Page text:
March 25
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German Chancellor Olaf Scholz and French President Emmanuel Macron will aim to reboot their problematic relations with a big ceremony on Sunday as shared frustration over a new U.S. law helps them overcome differences, Politico reported.

Paris and Berlin have been at odds in recent months over defense, energy and finances, as well as Scholz’s controversial €200 billion package for energy price relief, which was announced last fall without previously involving the French government. These tensions culminated in Macron snubbing Scholz by canceling, in an unprecedented manner, a planned press conference with the German leader in October.

Sunday’s Franco-German summit, which unites both cabinets as well as a group of parliamentarians from both countries in Paris, comes also amid growing pressure from Kyiv to provide Ukrainian forces with the means to fight against Russia. The Ukrainians want tanks, in particular Germany’s Leopard 2 tanks, but they have also called on France to send Leclerc tanks. 

“There are some major challenges in the defense and security sector, especially when it comes to the question of how we can reduce dependency on the United States,” said Anton Hofreiter, the chair of the German parliament’s European Affairs Committee.

Yet, the politician from the Greens, one of the coalition partners of Scholz’s Social Democrats, also emphasized that Paris and Berlin had increasingly found common ground in recent months when it comes to responding to the U.S.’s multibillion-dollar green subsidy package that has raised fears of siphoning off investment from Europe.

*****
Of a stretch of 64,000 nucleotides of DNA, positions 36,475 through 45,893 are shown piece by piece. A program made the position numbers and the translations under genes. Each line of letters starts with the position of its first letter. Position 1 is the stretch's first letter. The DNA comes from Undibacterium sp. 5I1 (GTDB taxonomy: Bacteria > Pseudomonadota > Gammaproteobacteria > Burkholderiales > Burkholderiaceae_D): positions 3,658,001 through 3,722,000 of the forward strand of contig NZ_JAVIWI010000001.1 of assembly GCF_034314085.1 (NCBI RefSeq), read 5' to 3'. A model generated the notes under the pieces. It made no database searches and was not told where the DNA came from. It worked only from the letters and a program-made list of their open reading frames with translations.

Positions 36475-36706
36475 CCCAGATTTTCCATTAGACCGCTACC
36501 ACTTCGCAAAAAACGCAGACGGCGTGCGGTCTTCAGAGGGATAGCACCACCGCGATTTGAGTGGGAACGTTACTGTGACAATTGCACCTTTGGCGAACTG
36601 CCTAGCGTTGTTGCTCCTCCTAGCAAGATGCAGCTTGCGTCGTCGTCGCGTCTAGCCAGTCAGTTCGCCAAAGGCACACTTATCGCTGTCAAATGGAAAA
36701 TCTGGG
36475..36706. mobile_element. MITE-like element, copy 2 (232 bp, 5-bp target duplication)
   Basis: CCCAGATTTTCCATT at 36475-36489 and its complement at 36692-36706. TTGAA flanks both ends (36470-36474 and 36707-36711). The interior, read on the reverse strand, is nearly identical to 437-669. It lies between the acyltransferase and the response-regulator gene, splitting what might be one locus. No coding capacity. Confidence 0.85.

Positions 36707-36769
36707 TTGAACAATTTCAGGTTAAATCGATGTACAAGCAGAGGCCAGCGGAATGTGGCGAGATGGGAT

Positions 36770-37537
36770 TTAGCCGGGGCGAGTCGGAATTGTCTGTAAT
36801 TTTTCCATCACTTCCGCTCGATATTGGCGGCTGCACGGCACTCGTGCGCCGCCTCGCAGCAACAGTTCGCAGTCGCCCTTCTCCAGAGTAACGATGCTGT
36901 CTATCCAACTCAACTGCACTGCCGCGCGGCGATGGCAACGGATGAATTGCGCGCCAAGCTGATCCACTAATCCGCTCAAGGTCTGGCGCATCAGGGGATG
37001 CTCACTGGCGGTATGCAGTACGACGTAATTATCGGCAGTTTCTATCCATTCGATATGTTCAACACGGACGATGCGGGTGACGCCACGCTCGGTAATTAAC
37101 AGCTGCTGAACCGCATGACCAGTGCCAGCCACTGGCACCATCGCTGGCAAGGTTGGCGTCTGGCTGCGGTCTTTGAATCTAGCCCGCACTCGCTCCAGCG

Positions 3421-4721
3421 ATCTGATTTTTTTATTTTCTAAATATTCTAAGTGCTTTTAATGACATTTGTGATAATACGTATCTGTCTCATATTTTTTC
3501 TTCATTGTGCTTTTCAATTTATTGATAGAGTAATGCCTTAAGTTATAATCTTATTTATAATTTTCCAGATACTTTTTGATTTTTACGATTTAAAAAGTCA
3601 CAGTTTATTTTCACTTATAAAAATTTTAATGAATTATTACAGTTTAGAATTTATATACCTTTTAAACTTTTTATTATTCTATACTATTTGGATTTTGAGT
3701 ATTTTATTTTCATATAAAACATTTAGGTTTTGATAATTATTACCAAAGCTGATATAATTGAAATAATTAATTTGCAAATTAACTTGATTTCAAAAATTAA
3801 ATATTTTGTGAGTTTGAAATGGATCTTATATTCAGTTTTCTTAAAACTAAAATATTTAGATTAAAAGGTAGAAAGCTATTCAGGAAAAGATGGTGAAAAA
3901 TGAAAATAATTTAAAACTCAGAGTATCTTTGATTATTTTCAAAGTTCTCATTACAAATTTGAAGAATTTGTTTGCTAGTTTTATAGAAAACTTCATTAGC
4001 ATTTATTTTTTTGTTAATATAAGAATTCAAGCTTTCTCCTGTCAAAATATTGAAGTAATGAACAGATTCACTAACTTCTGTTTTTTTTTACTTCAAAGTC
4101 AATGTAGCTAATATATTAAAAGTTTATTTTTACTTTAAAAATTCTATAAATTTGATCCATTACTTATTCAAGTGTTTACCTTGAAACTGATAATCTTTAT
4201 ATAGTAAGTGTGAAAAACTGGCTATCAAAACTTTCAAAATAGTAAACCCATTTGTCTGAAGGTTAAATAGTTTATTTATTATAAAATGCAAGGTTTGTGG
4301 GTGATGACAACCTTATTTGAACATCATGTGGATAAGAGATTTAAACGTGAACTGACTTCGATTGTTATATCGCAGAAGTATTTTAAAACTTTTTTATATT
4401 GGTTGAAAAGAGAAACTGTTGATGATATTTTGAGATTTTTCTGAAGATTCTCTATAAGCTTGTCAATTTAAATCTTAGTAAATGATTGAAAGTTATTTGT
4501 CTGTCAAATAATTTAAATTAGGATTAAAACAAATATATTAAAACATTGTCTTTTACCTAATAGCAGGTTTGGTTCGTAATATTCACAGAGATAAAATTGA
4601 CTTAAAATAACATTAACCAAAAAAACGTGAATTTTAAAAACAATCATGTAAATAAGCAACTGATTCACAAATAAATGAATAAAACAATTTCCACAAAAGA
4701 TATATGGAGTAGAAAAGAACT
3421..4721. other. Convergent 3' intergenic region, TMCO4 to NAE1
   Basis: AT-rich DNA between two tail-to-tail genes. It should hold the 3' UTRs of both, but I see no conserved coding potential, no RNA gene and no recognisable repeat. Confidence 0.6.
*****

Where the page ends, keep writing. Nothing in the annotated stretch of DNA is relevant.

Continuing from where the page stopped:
After having publicly fallen out last October, Scholz and Macron agreed on the need to respond to America’s Inflation Reduction Act (IRA) by pushing for more subsidies for EU industries and loosening state aid rules.

The gathering on Sunday takes place exactly 60 years after the signature of the Elysee treaty that Germany’s Konrad Adenauer and France’s Charles de Gaulle signed in 1962 to seal the reconciliation between the two countries after World War II. Macron and Scholz will make speeches at the Sorbonne University in front of several hundred MPs, before holding a joint cabinet meeting at the Elysee Palace. 

The disagreements between Paris and Berlin in recent months also appeared compounded by the obvious lack of personal affinity between the two leaders, in contrast to the public demonstrations of affection between Macron and Scholz’s predecessor, Angela Merkel. 

Ahead of Sunday’s summit, an Elysee Palace official indicated relations had improved between Scholz and Macron. 

“We were able to use the [time] to work on our big goals, to achieve the best possible impetus, particularly on the European stage. So I think we are there now,” said the official in a briefing with the press.

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